LinkedIn is the first online social networking site that I joined and it is still my favorite. I have met a lot of great people on LinkedIn and worked on some interesting (and paying) projects because of the relationships that started on LinkedIn.
Today I thought I would share some thoughts on how I approach making new connections on LinkedIn. One quick note – I’m not trying to say that my way is the “right way”, this is just that I use. It has evolved over time and is effective for me – your mileage may vary.
I want to talk to people before I connect with them on LinkedIn. I guess I’ve always assumed that if you are on LinkedIn, you have something you would like to accomplish by being there. I’d like to know how I can help you accomplish that goal.
This has pretty much been my “policy” ever since I joined LinkedIn back in March of 2004. It used to be that in the beginning, I was an early adopter, so I was the one inviting my contacts to LinkedIn (and explaining what it was). As LinkedIn has become more popular, I have received more invitations from people I don’t know.
When someone I’ve never met invites me to connect on LinkedIn, I send them a note that looks like this:
Thank you for the invitation to connect. I make an effort to know my LinkedIn connections so I can do a better job referring them, would you be open to having a brief phone call sometime in the next 2 weeks to chat?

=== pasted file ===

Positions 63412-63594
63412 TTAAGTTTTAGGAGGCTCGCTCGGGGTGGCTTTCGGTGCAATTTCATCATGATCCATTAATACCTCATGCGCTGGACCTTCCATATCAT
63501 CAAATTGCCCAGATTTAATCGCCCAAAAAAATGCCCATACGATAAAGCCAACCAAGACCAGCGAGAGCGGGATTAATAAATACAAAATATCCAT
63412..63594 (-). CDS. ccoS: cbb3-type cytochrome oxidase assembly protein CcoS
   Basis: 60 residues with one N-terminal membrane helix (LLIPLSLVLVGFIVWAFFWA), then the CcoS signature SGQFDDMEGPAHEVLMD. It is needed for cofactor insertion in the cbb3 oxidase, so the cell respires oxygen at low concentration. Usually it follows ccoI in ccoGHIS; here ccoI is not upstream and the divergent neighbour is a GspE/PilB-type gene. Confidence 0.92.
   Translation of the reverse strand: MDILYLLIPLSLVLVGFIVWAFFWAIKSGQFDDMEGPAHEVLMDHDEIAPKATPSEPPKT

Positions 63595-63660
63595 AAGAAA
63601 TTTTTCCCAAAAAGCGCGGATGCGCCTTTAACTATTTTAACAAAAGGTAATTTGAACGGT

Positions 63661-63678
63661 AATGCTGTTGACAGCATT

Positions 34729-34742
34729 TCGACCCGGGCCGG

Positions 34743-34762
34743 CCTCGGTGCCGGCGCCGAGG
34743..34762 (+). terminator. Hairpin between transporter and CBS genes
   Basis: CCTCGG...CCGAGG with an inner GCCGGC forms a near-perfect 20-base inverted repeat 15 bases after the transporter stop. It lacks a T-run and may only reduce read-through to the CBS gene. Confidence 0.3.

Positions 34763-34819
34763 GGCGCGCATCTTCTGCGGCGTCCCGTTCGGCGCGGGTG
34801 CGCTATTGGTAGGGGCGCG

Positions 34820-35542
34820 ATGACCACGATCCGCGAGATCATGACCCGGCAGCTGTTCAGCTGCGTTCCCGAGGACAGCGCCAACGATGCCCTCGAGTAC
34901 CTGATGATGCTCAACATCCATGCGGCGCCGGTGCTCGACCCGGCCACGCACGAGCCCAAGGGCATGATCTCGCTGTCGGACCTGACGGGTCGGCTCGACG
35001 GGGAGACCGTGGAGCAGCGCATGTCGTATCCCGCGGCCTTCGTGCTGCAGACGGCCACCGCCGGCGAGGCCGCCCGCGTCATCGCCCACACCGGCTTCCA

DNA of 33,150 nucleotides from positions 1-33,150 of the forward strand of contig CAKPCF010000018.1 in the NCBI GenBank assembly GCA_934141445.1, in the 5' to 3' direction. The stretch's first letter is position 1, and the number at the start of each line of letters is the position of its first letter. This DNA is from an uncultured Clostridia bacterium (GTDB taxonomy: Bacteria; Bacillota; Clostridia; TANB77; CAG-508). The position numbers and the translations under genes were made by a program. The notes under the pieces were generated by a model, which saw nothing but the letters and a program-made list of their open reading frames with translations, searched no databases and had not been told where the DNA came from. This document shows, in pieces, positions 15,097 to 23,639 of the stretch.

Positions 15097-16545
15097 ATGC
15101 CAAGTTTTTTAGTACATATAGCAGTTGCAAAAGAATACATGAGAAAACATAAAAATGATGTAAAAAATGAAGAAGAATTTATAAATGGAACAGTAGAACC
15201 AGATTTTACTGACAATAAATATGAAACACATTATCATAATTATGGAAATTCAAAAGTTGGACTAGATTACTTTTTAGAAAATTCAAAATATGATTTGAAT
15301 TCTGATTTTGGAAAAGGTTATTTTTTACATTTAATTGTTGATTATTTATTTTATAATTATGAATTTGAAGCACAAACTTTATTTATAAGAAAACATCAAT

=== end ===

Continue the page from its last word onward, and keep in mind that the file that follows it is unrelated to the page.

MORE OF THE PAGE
Afternoons typically work best, but you can see my schedule and set up a time here – https://tungle.me/billbrelsford
If you send me your number, I’ll be happy to call you.
To be clear, I like meeting “strangers” on LinkedIn. I am always open to meeting new people, I just want to know 1) how I can help them and 2) how they may be able to help other people in my network.
I want to have a conversation for a number of reasons. First, I’m not particularly good at remembering names, companies, or titles without any context. I am very good at remembering conversations and stories. If I can’t remember you, I can’t refer you or refer people to you.
On a similar note, if we have a conversation, I put notes about that conversation into my CRM system. After I think “I talked to someone about 6 months ago who I think may be able to help you” I go to my CRM to find the name. I then go to LinkedIn to see if anything has changed in that persons professional life before I make an introduction.
Again, if I don’t know much about you, I can’t help you. Not only can I not help you, I’m doing a a disservice to the people that I do know. How many times have you asked someone for an introduction to one of their LinkedIn connections only to hear “Oh, I don’t really know that person, we’re just connected on LinkedIn.”? If I have to give that answer, I feel like not only have I wasted that person’s time, but I have probably discouraged them from asking me for help again – when I would be able to help them.
Of course, I haven’t had the opportunity to do business or personally experience the service of everyone that I am connected to in LinkedIn. That’s not any different from the connections I have in “real life” – people I know from chambers of commerce and other networking groups.
But if I talk to someone, I try to learn about what they do and how they really help their customers. I get a sense of what type of a person they are – would I want to work with them? These are things I would share with you if you asked me if I knew someone or not – whether I had met them online or offline.
And if I invite you to meet and you don’t respond, or you miss our appointment and don’t follow up, well I’ve still learned something, haven’t I?
That’s what works for me when it comes to managing LinkedIn connection requests – what works for you?
P.S. – Feel free to connect with me – www.linkedin.com/in/billbrelsford